This article is taken from my book, Juvenile Delinquent Dogs: The Complete Guide to Saving Your Sanity and Successfully Living with Your Adolescent Dog.

Chapter 1: Setting Expectations, Page 13

Juvenile Delinquent Dogs book

Dogs have been bred for various purposes. By considering what your dog’s breed was originally bred to do, you will get a good idea of the characteristics you will be dealing with that might influence your expectations and help or hinder your training progress. For example, some dogs were bred to:

  • Work closely with people;
  • Work independently away from people;
  • Find or chase down animals of various sorts;
  • Retrieve animals once a person killed the animals;
  • Kill animals themselves;
  • Herd livestock;
  • Protect livestock from predators;
  • Protect property from intruders;
  • Sit on people’s laps and keep them warm when it’s cold

Dogs who were bred to work closely with people and take direction (for example, herding dogs), are generally easier to train because they were bred for it. Dogs who were bred to work independently are generally more difficult to train because they were not bred for working closely with people and often don’t take direction as easily. Think of the terriers that were bred to kill rodents or the sighthounds that were bred to chase prey over long distances. They are not “people” dogs like some of the herders or retrievers; they need other motivators. This does not mean that these dogs are not trainable, but it might mean you might need to work harder to figure out how to motivate them.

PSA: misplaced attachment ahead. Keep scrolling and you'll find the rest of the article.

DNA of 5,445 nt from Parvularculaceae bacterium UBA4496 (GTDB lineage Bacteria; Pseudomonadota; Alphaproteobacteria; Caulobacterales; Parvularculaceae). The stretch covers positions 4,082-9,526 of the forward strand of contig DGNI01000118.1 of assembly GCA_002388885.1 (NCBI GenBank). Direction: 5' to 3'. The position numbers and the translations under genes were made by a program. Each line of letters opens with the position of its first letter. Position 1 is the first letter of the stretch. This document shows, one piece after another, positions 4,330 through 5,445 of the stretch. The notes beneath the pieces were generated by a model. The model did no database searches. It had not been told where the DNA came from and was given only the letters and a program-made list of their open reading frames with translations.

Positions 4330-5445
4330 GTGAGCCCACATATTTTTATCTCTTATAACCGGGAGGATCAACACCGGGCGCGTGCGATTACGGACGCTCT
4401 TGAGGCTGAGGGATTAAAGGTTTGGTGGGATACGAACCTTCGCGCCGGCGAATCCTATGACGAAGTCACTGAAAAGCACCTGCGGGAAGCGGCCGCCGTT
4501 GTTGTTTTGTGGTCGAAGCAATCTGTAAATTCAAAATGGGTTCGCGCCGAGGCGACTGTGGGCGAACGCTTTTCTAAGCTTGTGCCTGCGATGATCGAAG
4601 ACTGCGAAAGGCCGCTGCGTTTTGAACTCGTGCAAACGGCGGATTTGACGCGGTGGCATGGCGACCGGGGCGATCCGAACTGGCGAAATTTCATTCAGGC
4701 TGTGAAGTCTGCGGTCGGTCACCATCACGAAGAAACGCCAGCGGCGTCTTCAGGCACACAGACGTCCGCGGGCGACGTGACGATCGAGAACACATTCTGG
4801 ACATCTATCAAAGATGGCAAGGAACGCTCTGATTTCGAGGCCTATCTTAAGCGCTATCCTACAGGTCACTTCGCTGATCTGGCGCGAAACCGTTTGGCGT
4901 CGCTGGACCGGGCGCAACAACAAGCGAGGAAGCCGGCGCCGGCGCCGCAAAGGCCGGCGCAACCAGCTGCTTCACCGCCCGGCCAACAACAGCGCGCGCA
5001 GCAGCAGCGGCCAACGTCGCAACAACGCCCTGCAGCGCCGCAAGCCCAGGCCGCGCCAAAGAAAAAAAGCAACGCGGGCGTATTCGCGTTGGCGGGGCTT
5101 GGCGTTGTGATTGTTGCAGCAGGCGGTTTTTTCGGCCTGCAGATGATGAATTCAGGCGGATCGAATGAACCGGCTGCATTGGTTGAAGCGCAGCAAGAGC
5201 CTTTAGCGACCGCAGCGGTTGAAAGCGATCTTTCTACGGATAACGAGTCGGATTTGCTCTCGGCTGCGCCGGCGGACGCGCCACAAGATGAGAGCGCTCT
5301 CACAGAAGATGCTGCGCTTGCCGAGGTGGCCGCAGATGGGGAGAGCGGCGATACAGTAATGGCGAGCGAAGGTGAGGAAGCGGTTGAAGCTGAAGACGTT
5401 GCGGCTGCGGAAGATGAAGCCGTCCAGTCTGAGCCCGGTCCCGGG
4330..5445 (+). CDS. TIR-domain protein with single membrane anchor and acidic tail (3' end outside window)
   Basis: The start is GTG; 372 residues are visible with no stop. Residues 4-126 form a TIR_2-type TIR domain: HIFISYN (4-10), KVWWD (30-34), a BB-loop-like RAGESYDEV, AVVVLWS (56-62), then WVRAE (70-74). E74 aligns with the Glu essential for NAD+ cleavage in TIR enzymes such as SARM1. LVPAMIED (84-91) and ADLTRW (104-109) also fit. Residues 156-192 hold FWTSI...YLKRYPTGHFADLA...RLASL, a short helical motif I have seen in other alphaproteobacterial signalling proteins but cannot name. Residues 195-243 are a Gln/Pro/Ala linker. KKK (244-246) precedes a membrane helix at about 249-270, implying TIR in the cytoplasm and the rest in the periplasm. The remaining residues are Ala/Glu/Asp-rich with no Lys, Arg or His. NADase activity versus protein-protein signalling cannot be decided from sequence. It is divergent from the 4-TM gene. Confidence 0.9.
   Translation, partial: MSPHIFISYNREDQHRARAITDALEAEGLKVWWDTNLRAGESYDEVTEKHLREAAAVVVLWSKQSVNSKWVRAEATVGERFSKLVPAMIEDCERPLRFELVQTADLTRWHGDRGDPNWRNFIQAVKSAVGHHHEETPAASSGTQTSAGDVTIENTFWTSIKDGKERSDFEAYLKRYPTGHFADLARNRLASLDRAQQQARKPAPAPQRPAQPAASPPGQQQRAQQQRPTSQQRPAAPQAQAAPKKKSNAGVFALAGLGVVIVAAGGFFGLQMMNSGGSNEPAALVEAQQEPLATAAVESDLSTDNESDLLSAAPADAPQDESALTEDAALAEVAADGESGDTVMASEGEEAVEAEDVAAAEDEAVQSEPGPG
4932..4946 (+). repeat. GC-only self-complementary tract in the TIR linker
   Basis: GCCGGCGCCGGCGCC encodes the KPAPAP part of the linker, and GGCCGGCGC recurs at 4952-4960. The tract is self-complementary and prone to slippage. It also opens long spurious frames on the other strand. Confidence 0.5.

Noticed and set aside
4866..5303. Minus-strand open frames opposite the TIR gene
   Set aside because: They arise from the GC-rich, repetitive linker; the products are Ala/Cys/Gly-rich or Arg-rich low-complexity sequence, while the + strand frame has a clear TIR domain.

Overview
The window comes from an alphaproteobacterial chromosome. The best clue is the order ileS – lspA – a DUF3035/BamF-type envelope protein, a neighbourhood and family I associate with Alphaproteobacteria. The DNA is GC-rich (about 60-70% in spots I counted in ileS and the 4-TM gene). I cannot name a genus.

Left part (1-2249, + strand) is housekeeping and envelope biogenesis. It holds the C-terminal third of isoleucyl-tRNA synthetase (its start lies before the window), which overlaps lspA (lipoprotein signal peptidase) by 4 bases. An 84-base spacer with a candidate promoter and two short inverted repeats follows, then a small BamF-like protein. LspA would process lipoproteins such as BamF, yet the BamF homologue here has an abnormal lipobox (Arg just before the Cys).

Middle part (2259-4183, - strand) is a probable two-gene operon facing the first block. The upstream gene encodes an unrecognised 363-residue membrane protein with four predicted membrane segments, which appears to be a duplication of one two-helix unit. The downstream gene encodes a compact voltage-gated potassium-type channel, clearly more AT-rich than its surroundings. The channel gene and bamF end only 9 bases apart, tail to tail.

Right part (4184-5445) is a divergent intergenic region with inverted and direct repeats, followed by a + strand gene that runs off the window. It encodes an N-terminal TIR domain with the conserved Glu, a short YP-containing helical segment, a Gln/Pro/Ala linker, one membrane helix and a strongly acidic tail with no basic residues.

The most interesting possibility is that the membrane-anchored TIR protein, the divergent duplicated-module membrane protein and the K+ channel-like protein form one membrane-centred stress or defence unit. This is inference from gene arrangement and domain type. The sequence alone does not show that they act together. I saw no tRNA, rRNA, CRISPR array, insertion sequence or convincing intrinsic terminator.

Keep in mind that breed characteristics are a generalization and that not every dog of that breed will fit those characteristics. For example, Labrador Retrievers tend to be highly motivated by food. They are natural retrievers and love the water. The breed tendency might be for those characteristics as they are well suited to the job that the dogs were bred to do. However, many dogs are not bred for field work or the job they were originally intended for, and are instead bred to be companions. The usual breed characteristics may not be as strong in those dogs. As a result there are plenty of Labs who are not as motivated by food, who don’t automatically bring the balls back that you throw for them, and who won’t set foot in the water.

A dog’s tendencies also can be affected by his early upbringing. While a dog’s breed might tend toward being strong swimmers, that genetic tendency might never surface in dogs who were not exposed to water at an early age.

Some breeds are characteristically friendly with people and some tend to be much more aloof. However, those characteristics might change if a dog of a friendly breed is kept away from all strangers as a puppy or if a dog belonging to an aloof breed is well socialized and learns to love people.

Breed characteristics are a general guideline, but remember that each dog is an individual and will not necessarily fit the breed standard to a “T.” Knowing the characteristics of your dog’s breed is a good place to start in understanding your particular dog, but you also need to get to know your dog as an individual.